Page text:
First earning an Associate of Science from the Community College of Baltimore County, Kendra Grichuhin initially intended to pursue a career as a nurse, but rapidly fell in love with the sciences, particularly microbiology, while taking her nursing pre-requisite courses. She continued her studies with a Bachelor of Science from the University of Charleston in West Virginia and culminated her education with a Master of Science in microbiology from the University of Iowa in 2006. From there, Ms. Gichuhin returned to her early thoughts of a career in health care, this time turning her focus to laboratory research. Ms. Grichuhin joined Vanda Pharmaceuticals in 2013, where she spent her first two years doing work with genotyping samples. She then concluded
Connie D. Dunn, PhD, holds considerable expertise in biology, analytical chemistry, microbiology, quality assurance, and environmental and clinical work. First earning a Bachelor of Science in biology from Texas Tech University, she went on to obtain a master’s degree in microbiology from Abilene Christian University. During this time, she was also active with the United States Air Force, where she served for 15 years to the rank of major. The Air Force sent her to study medical technology at the Wilford Hall Medical Facility at Lackland Air Force Base, where she obtained medical technology certification, and she took her education even further with a master’s degree in analytical chemistry and a Doctor of Philosophy in chemistry from Texas Tech University.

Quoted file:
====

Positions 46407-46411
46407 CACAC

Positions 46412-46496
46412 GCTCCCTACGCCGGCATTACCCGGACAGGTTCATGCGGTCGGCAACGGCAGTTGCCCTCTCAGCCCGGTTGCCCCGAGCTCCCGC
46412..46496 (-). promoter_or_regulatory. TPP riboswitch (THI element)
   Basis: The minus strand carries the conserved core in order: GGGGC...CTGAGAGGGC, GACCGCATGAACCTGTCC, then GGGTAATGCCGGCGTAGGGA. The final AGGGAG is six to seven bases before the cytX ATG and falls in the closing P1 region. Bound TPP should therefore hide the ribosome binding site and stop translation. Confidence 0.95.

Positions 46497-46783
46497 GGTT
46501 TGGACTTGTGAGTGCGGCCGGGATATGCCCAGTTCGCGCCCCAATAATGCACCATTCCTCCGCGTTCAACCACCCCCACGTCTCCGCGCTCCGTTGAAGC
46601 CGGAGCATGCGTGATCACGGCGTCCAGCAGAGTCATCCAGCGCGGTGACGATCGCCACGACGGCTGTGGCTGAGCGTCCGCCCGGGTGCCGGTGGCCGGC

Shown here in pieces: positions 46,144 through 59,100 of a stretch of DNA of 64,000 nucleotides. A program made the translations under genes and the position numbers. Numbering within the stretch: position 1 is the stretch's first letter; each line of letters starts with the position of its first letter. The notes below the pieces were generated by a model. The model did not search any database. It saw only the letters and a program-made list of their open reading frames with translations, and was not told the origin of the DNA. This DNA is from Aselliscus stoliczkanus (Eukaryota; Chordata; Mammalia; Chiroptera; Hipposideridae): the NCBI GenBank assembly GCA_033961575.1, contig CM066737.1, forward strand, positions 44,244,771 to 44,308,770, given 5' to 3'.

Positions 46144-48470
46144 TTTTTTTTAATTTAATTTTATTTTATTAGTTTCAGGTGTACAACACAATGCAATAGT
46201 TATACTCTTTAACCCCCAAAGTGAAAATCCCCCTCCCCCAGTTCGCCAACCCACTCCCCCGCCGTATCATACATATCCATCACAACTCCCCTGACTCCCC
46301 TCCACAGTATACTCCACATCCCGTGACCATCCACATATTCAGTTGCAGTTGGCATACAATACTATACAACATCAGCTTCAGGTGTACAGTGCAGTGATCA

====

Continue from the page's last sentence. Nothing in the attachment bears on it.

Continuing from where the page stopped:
Excelling in the sciences since she was in high school, Lois McCoy Floyd was a high school merit scholar and was recognized as the Most Outstanding Science Student in 1962. Furthermore, she won multiple awards from the Regeneron International Science and Engineering Fair during her high school years, placing second her first year and fourth the subsequent three. During her final year, she was further recognized for a project on DNA. Following her excellence in high school, she received a full scholarship to attend Colorado State University, where graduated with a bachelor’s degree in biology in 1967. After her undergraduate studies, Ms. Floyd received a National Science Foundation scholarship grant and spent a year in graduate school, pursuing further studies.
Inspired and encouraged by her high school science teachers and college professors, Diane Marie Dudzinski, PhD, excelled in her advanced placement classes during her high school years and began her postsecondary studies at Villa Maria College, now part of Gannon University, where she earned a Bachelor of Science in 1968. Going on to join Fordham University in New York City, she worked as a lab assistant from 1969 to 1972 and a teaching fellow from 1972 to 1974 while she worked toward her Master of Science and Doctor of Philosophy, which she obtained in 1970 and 1974, respectively. During this time, she also worked as an instructor at Ladycliff College from 1970 to 1971 and at Pace University from 1972
Helen Elizabeth Voegele Gourley was an optical scientist, consultant, and engineer who spent more than 70 years developing lighting and optical solutions for some of the most prestigious institutions and manufacturers in the world. A curious and analytical child with a natural passion for learning and a drive to understand how the world worked, Ms. Gourley found herself drawn to science and mathematics at a young age. In 1949, she was awarded a four-year New York state scholarship to attend the University of Rochester, quickly adding merit-based scholarships from the University of Rochester and optical manufacturer Bausch & Lomb to her total. During summer breaks at the University of Rochester, Ms. Gourley began her career with jobs at Kodak and